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While it is gratifying to see an article on the front page of Advertising Age about an industry that is generally ignored by your publication, it is disquieting to see the article on the U.S. pharmaceutical industry so lacking in completeness and so focused on the nega-tive side.

Why has so little been written about the potential for opportunity that underlies the substantial change being experienced by an industry that is essentially centered on providing a better quality of health and fullness of life?

Why are the statistics on the dramatic reduction in ad spending in medical journals not accompanied by numbers that reflect the shift in advertising to non-journal media and the direct-to-consumer advertising of prescription drugs and the conditions they are designed to treat? This information is readily available and presents a more complete picture about what is happening in pharmaceutical and healthcare-related advertising.

Also, advertising agencies that have responded to this new paradigm by preparing and presenting themselves to be more than journal advertising creators and managers will be prepared to fend off the gloom and doom that is apparent in your approach to this market analysis.

"Slashed" sales forces, redirected marketing efforts and shifts to non-traditional media-accompanied by downsizing of internal corporate marketing staffs-rather than presenting insurmountable negative circumstances to healthcare agencies, offer them unparalleled opportunity for involvement, achievement and growth.

At the end of the day, there are still customers with needs. It will be the industry's job to identify the customers, to determine their needs and to develop new products (or to better position existing ones) to satisfy those needs. And the role of promotion will continue to be the communication of the right message to the right audience in the most appropriate manner. Promotion will continue to provide the message delivery needed to assure and to improve return-on-investment. It just won't be as easy as it has been in the past.

And those agencies that are fully prepared to participate in this process-and are empowered by their clients to do so-will thrive.

Robert A. Girondi

Senior VP-marketing

communications, Healthcare

Communications Inc.

Princeton, N.J.

Thanks to James Brady for his informative and moving column, "Paris ... 50 years after" (AA, Aug. 22).

This was especially meaningful to me, as I participated in the invasion, landing on Omaha Beach with the 29th Division. I later joined the 28th Division, which fought through France with the 3rd Army until we were given the honor of parading through Paris, the only outfit to do so. It was quite thrilling for a 20-year-old to pass the reviewing stand on the Champs Elysee and be saluted by Generals Charles DeGaulle, LeClerc, Omar Bradley and George Patton, and to be cheered by many thousands of ecstatic and often tearful Parisians.

This uplifting, highly emotional experience was matched only by my recent trip to France to commemorate the 50th anniversary of D-Day with beautiful ceremonies at Omaha and Utah beaches, and the U.S. cemetery.

Gordon Hearne

Intervisual Communications

Santa Monica, Calif.

Our compliments to you on initiating your new monthly feature about "year-old agencies that appear to be on the road to fame through their fresh creative work." Bravo!

Our congratulations to Butler, Shine & Stern, both for your cover story (AA, June 20) and for their impressive achievements. It is very inspiring to hear about other companies built on the same system as we are and to have them receive such recognition.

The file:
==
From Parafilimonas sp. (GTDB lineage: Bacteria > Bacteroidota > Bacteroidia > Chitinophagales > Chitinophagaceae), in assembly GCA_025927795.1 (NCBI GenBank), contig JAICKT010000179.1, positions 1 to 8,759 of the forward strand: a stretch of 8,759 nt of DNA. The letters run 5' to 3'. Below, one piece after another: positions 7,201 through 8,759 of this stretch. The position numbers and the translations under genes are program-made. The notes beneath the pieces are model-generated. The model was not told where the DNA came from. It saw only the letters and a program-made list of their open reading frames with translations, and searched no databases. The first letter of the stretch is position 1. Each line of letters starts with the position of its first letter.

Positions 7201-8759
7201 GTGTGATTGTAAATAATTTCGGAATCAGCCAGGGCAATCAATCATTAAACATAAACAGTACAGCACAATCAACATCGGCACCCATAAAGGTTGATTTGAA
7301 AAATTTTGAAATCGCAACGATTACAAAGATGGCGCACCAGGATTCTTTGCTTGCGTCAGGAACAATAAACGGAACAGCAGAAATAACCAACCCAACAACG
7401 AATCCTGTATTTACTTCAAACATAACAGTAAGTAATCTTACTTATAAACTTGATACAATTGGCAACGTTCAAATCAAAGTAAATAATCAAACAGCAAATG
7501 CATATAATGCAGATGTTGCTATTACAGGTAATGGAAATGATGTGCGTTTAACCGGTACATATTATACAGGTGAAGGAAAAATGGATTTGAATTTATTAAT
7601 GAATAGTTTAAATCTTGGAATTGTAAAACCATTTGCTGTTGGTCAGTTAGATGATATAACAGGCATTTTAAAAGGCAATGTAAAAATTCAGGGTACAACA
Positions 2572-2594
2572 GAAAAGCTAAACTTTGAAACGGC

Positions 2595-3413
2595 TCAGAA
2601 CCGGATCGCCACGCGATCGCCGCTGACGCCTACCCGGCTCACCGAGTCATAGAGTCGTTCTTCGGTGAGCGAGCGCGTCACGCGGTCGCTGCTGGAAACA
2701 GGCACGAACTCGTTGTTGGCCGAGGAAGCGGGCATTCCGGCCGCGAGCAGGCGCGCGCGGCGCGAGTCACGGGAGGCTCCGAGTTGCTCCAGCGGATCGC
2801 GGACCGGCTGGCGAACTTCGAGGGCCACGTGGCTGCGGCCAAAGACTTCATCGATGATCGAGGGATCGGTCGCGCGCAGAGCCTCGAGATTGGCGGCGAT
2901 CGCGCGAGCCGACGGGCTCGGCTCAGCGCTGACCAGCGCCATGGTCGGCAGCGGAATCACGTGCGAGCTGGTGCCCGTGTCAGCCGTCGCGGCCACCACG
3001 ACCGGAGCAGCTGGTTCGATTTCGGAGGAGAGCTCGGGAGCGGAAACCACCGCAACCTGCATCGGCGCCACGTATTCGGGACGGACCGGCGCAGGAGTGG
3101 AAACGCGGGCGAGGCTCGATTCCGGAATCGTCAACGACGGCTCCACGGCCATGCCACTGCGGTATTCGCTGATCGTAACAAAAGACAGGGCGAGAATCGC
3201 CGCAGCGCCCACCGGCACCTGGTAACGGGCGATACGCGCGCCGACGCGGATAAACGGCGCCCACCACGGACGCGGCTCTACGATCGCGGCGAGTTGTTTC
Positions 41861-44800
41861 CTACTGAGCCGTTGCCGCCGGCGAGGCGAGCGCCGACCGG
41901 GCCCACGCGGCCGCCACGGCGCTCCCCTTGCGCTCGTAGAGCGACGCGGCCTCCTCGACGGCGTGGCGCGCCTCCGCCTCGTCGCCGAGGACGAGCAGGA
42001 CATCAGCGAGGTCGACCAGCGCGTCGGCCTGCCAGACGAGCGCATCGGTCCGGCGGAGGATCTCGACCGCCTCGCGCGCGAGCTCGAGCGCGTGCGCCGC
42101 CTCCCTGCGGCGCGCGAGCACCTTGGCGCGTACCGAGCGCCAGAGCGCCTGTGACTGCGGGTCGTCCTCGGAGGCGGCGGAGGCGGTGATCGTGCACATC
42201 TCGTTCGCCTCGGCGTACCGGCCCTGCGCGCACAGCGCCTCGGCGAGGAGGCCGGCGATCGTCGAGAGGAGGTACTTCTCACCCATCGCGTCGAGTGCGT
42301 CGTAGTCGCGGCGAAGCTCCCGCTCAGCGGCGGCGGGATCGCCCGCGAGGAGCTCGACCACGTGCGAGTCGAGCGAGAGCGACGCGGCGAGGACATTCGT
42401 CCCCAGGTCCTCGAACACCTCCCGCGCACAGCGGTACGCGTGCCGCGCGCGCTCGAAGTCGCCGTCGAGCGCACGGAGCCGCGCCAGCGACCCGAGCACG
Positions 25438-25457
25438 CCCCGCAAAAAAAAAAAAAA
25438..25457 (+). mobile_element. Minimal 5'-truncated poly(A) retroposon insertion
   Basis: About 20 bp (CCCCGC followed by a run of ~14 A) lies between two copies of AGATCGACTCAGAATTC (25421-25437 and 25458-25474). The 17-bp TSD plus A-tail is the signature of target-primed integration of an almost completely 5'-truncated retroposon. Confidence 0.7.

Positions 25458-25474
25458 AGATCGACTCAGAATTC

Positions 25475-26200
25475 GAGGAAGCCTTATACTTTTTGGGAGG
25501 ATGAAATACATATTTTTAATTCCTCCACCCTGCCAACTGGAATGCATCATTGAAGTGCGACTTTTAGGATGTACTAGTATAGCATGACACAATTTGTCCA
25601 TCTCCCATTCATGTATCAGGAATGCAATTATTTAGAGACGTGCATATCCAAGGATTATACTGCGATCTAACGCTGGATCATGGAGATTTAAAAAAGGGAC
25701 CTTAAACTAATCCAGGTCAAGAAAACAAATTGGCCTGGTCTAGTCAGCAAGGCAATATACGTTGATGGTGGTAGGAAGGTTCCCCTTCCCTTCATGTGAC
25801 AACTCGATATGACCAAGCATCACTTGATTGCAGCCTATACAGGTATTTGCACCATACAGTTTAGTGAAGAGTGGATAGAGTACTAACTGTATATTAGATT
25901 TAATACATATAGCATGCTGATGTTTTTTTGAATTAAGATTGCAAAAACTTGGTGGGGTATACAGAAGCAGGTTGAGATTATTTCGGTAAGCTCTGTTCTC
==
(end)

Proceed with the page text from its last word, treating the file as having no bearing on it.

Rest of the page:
A year ago, actually May '93 (important for our Taurus horoscope), in our little (but noisy) country of Israel, we began a new business very similar to theirs. We called ourselves "the Concept House-a workshop for advertising campaigns-Leny Ehrman & Gadi Inbar." We both left top positions and respectable agencies after years of hard, rewarding work. We established a new format for advertising solutions. We recommend all kinds of professional services needed for specific projects. Our clients are not obliged to long term relations.

As we feel that Butler, Shine & Stern are kindred spirits, we would be very interested in being in contact as "pen pals" to exchange ideas, experiences and initiatives.

We are looking forward to future editions of Advertising Age and, needless to say, the upcoming articles in this series.

Leny Ehrman

Gadi Inbar

The Concept House

Tel Aviv, Israel

Regarding your front page article "U.S. marketers wait for opening in Cuba" (AA, Aug. 29):

About three or four years ago, when I was an editor with the Puerto Plata News (Dominican Republic), I covered a ceremony marking the opening there of a new rental office and car-prep facility by one of the major car rental companies. The company's VP for Latin America and Caribbean operations was the most senior official present.

By coincidence, Cuba was once again the subject of many wishful-thinking rumors of imminent collapse. In the course of an interview I learned that this official personally owned the master franchise for Cuba for his brand. He, too, said he was ready to open for business there as fast as a plane could fly in some autos.

When I commented that the Cuban master franchise must be worth a fortune, he told me that only a few weeks before he had turned down a firm offer to pay ten times what he had paid for it "back when no one thought it would ever be worth anything again."

I fell right into the trap when I asked what that meant. He said he'd paid a dollar more than 20 years ago. I'll bet he could get at least one hundred times that for it now.

Joe Harkins


Inter-American Media Corp.

New York

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